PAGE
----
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You can thank John from Just Needs Varnish for prompting me to pull my finger out and get back to something…  I haven’t done anything, blog related, for some time now.  A quick look back shows my last post in August. In the grand scheme of things it doesn’t really matter all that much if I do or don’t post stuff as long as I am enjoying my hobby but I sense a bit of laziness or lethargy seems to have come over my desire to post stuff recently.  

It may be that I was so far behind with posts that I couldn’t remember the details of what I wanted to write when I took the photos. Ultimately I ended up feeling that I wasn’t doing the posts (or you as my readers) justice by just posting images with less than informed words…

As my hiatus has left me even more behind I guess I need to clear the slate a bit, rather than plod on with older posts that were prepped back in July and August.  So in future posts you might find a smattering of ‘best of’ style posts showcasing that I was actually alive, and doing stuff in each month, and not worrying about the details as much as I used to.  Once the backlog is sorted I should be motivated to get back to a normal rhythm. (fingers crossed…)

But as John asked specifically about one game in his message to me I had better answer that for him in full!  Gamma Wolves.  Whats it like?  Is it worth a go?

Well, I did get a game in waaaaay back in July.  Then we kind of lost focus again and didn’t get back to it.  No real reason for not getting it back out.  It isn’t a bad game and it wasn’t that we disliked it.  It has lots of potential. I suspect after lockdown ended we were just in a rush to get all the games we had been tinkering with played to see our new toys on the table.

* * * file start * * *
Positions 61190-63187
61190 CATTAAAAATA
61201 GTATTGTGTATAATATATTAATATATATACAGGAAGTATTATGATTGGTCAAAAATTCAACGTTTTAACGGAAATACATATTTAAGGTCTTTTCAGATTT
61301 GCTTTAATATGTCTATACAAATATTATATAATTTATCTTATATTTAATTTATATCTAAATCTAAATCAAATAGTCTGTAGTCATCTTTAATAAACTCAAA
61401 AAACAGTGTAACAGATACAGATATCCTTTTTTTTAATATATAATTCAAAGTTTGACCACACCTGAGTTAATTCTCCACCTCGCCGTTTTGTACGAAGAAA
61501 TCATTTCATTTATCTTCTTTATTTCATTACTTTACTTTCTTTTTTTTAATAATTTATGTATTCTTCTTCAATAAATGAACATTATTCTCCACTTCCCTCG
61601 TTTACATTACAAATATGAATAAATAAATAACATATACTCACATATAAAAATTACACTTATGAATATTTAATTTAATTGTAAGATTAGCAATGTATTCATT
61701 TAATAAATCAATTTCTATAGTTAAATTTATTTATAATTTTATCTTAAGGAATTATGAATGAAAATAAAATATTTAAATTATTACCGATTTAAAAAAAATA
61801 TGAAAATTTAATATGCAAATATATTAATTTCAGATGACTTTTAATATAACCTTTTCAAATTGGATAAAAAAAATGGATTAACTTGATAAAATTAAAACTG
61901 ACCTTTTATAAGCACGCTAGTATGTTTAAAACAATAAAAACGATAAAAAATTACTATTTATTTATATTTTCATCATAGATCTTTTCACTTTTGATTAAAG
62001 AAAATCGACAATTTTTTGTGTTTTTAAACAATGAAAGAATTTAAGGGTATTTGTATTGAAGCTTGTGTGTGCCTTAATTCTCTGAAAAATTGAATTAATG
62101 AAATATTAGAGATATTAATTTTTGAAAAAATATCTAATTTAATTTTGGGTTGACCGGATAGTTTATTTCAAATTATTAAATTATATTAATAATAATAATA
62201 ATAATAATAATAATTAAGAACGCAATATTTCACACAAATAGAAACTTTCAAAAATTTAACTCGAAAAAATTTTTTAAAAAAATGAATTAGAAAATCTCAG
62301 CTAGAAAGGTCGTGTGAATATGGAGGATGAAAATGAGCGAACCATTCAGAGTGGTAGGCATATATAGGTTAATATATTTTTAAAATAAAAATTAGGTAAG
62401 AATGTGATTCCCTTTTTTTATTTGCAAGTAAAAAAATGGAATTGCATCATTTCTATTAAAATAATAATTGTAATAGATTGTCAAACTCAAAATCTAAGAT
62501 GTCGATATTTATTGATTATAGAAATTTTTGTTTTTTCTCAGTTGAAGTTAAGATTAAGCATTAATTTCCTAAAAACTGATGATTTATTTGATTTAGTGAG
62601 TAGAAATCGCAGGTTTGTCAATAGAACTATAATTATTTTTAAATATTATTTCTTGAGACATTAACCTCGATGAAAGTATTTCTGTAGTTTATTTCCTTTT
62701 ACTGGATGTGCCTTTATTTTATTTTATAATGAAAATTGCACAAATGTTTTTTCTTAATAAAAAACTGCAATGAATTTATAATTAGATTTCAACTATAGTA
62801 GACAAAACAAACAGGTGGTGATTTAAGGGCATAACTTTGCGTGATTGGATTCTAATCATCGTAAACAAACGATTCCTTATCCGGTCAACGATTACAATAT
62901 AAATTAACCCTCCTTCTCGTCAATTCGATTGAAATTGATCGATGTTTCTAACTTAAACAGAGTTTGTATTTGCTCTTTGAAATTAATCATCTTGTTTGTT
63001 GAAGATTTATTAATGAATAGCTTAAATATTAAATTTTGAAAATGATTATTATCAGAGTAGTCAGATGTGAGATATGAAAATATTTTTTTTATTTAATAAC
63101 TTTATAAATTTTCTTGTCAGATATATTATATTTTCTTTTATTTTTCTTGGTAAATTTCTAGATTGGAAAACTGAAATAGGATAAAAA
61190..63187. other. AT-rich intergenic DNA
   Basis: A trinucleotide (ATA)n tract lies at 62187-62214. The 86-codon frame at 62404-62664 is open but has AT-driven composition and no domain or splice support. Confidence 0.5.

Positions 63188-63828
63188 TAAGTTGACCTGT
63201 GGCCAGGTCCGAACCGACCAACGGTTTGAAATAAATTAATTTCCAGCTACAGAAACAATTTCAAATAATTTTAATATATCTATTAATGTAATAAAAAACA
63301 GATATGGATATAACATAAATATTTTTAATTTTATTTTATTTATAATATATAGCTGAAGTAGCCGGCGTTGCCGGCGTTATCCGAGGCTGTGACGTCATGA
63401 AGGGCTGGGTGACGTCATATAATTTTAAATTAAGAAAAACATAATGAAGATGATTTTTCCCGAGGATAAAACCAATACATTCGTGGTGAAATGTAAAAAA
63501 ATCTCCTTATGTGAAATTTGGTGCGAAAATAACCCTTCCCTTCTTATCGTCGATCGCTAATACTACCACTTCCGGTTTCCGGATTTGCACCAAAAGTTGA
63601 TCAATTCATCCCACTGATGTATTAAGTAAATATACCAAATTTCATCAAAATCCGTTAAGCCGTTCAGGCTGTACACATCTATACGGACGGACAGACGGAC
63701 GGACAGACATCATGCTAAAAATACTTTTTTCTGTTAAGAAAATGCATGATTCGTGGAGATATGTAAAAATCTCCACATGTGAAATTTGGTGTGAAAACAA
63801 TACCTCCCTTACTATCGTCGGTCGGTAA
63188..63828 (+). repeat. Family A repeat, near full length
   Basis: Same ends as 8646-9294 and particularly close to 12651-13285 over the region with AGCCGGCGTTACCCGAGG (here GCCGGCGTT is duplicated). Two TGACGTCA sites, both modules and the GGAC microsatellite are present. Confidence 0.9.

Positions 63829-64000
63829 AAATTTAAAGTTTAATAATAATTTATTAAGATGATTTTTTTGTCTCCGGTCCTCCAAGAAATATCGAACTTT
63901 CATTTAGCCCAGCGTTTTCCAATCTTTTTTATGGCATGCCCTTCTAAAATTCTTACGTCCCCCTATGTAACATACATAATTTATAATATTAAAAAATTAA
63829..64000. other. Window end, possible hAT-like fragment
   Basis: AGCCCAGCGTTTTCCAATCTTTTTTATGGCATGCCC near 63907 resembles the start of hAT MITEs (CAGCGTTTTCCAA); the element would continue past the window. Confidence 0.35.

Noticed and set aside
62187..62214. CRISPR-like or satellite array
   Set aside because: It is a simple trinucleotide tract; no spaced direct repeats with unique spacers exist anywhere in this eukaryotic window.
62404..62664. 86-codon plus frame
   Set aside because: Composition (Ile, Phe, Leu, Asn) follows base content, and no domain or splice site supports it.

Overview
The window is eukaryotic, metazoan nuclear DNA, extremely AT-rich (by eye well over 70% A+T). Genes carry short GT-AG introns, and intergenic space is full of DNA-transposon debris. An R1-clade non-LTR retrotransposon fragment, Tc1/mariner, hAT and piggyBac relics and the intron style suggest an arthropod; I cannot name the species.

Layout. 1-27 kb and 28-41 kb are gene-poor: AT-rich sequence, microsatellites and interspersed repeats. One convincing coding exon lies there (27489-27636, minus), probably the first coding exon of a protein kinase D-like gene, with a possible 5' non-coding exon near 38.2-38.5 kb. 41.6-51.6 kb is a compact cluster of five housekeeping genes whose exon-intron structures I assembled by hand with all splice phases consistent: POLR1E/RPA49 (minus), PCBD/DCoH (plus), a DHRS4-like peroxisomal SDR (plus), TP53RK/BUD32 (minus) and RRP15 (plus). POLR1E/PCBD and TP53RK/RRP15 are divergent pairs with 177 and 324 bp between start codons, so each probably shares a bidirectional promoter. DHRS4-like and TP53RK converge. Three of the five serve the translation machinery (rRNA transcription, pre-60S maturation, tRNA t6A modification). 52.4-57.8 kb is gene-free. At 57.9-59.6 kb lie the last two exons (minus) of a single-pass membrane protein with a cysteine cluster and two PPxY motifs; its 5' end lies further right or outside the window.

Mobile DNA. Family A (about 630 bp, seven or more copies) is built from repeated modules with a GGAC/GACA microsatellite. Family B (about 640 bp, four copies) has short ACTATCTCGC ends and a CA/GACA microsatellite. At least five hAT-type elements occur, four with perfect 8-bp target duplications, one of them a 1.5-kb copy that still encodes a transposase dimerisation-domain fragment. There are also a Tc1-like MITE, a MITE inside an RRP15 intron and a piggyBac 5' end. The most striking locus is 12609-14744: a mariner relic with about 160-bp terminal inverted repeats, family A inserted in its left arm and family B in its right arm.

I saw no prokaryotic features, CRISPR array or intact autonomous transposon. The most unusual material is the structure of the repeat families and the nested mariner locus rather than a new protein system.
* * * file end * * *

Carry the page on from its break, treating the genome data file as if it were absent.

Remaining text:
What I would say is it is a game that needs a different mindset when you play it.  Normally our games are cluttered with scenery and feature lots of small figures sneaking about between short bursts of fire.  This, due to the large base sizes mainly needs a more open battlefield so has less scenery and wider more obvious fire lanes.  It led us to either staying hidden and not moving or rushing forwards and rattling off hurried shots at an enemy that was then prepped to fire back from its static and more stable position.  

It is definitely one for another try and one thing we learned by the end of the game is the fragility of lighter frames and the almost invulnerable nature of the larger frames.  I fielded a pair of lights and a pair of medium frames. for this game Coronasan had a heavy, a medium and two lights.  Even stood out in the open and taking fire from most of my force his heavy frame was able to end the game with little or no adverse effects from damage…

I will need to think about scenery that would suit the game a bit more and maybe try low barriers and patches of light area terrain as options for lights to skirt along and through while the heavier stuff just sits there and piles on the hurt…